I came to the UK for castles, or at least that’s what I’ve told everyone, but by my third one I am exhausted. Museum signs do not grab my attention the same way Johnnie’s stories did. And I am not touched by jewels and paintings the way I am by nature and literature. In fact, I’m a little turned off during my visit to a lived-in castle, to see so much wealth held by a single person for no reason other than being born to a certain family. It is not an accomplishment, and I see no reason to admire it, to be in awe of anything related to it.

But I have an hour to spend in Kensington Palace before my flight home, and I arrive just in time for a fifteen minute talk about Queen Victoria, just short enough to squeeze into the end of my trip. I’m surprised and refreshed to find some of Johnnie’s storytelling here. The focus isn’t on dates or facts, but Victoria’s emotions. How she regained control of her own life after a sheltered childhood, one where she was not even allowed to walk downstairs without holding someone’s hand. How the moment she became queen her first order was for an hour alone, to write a letter sending her condolences to her aunt on the death of her uncle, and the second was to sleep alone from then on, moving her mother to a different bedroom.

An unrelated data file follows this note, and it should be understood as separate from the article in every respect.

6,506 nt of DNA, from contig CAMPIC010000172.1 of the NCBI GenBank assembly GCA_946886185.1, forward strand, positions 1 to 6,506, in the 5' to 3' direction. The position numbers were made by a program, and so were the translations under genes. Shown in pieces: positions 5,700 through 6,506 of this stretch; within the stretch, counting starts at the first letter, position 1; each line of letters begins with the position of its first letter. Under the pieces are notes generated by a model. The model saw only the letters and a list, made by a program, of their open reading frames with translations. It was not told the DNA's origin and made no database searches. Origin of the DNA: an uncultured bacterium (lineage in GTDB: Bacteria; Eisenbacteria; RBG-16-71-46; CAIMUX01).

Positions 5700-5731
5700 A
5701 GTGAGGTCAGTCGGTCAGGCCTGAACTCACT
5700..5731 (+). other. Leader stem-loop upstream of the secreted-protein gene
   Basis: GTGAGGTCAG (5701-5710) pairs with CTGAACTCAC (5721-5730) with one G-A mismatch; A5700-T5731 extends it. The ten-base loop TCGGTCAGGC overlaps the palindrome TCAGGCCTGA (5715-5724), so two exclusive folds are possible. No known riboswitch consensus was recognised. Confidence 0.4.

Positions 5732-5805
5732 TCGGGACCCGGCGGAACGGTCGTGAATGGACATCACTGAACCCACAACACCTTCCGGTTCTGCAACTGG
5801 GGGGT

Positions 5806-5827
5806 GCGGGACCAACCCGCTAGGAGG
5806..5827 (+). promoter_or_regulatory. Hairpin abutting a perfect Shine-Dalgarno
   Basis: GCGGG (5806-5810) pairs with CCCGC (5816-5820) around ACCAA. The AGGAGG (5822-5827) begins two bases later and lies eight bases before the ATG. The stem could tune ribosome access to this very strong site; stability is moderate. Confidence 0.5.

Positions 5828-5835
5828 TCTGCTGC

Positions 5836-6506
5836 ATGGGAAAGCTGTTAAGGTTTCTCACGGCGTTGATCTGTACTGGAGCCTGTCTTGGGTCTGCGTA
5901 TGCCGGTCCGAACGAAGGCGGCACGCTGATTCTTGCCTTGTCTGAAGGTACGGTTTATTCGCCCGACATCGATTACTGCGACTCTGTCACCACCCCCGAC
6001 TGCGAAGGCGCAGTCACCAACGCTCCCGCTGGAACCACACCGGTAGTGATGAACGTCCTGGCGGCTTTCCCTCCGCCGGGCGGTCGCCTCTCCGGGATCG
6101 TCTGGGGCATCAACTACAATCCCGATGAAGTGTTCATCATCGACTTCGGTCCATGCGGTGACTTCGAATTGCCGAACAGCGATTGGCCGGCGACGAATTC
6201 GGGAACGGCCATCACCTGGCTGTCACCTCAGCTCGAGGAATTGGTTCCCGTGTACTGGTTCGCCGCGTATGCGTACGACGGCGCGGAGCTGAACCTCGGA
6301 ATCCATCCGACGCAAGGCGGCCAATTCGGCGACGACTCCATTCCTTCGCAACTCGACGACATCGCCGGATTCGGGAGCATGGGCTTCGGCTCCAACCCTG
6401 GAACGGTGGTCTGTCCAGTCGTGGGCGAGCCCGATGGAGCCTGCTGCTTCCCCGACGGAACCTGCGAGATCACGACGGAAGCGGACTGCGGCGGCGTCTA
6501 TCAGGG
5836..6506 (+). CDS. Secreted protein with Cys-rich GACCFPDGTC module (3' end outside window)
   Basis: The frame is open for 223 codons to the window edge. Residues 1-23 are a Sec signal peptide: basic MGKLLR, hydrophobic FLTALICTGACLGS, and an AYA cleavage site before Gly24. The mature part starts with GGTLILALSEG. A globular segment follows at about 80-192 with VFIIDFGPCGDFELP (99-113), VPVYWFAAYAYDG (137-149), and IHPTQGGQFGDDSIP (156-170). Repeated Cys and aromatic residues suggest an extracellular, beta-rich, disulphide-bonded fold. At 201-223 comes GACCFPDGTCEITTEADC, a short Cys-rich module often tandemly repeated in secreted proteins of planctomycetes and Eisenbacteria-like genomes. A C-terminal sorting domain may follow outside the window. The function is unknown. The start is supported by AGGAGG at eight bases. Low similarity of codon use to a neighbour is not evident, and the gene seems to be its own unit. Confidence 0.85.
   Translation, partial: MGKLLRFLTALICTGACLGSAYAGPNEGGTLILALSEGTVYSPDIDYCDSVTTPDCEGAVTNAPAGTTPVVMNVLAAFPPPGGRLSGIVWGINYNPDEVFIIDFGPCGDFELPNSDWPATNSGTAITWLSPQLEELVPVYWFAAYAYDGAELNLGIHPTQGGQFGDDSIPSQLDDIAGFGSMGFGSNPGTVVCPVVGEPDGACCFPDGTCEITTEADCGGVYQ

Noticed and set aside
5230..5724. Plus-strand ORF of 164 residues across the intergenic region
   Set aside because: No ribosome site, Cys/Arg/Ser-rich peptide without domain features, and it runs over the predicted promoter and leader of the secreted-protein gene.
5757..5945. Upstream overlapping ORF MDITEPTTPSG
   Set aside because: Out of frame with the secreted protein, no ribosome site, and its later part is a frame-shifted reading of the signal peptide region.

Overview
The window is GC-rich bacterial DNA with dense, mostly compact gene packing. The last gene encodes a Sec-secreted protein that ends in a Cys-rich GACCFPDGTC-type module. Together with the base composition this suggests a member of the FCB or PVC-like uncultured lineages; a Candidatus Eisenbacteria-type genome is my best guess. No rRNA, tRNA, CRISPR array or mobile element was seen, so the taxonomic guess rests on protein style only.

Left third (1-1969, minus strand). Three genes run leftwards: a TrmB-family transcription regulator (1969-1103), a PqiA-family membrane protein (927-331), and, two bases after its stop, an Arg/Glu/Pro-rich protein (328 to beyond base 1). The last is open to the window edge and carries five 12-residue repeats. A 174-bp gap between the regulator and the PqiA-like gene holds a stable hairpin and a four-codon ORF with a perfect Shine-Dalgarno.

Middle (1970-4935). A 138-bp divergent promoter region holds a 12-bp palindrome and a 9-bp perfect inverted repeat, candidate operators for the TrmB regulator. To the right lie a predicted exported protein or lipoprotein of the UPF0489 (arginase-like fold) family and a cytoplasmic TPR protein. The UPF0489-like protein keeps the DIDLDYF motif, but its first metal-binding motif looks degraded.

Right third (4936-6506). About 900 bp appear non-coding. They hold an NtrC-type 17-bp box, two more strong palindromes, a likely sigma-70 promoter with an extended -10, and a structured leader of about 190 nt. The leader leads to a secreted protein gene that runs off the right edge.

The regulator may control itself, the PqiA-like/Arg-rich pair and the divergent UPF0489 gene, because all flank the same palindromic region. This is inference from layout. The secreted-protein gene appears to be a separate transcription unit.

I learn that even queens have physical desires, Victoria’s attraction to her advisor Lord Melbourne described as purely sexual in nature, and a meeting with her future husband Albert made memorable because of the fact he was wearing tight, white riding pants with nothing underneath. When he died, she went into mourning for years. It is these human moments I am drawn to. The feelings of a woman who placed equal importance on independence and love, rejecting the idea that they could be mutually exclusive.

Diana’s dresses are also on display here, a tribute to her contribution to fashion, but it’s the video about her charity work that I’m most impressed by. How her choice to remove her gloves before shaking hands with an AIDS patient sent a clear message to the world at such a crucial moment in time. The way her children speak of her genuine concern for other people. This too is a lasting contribution.

By the time I’m heading back to the airport, my suitcase is heavier than ever, and I don’t think it’s the tweed blazer, the wool sweater, or the books that I’ve bought that’ve made the difference.

At some point during my walk with Johnnie, I give one of the walls a push, a shove. Not really to test its structural integrity, but to feel with my own hands how solid they are. Whatever caution I exercise is unwarranted. They do not give an inch; this is no game of Jenga. I’m reminded of someone who told me they had to plant their feet, to be sturdy and reliable and dependable, and I see the same ideology does not apply to stones. There is no obligation holding them in place, it is because of their own weight that they stay where they are. Because they simply cannot help it. It is an inherent quality they possess, not anything they could aspire to become. A pile of pebbles cannot be commanded to supply the same structure, the same support.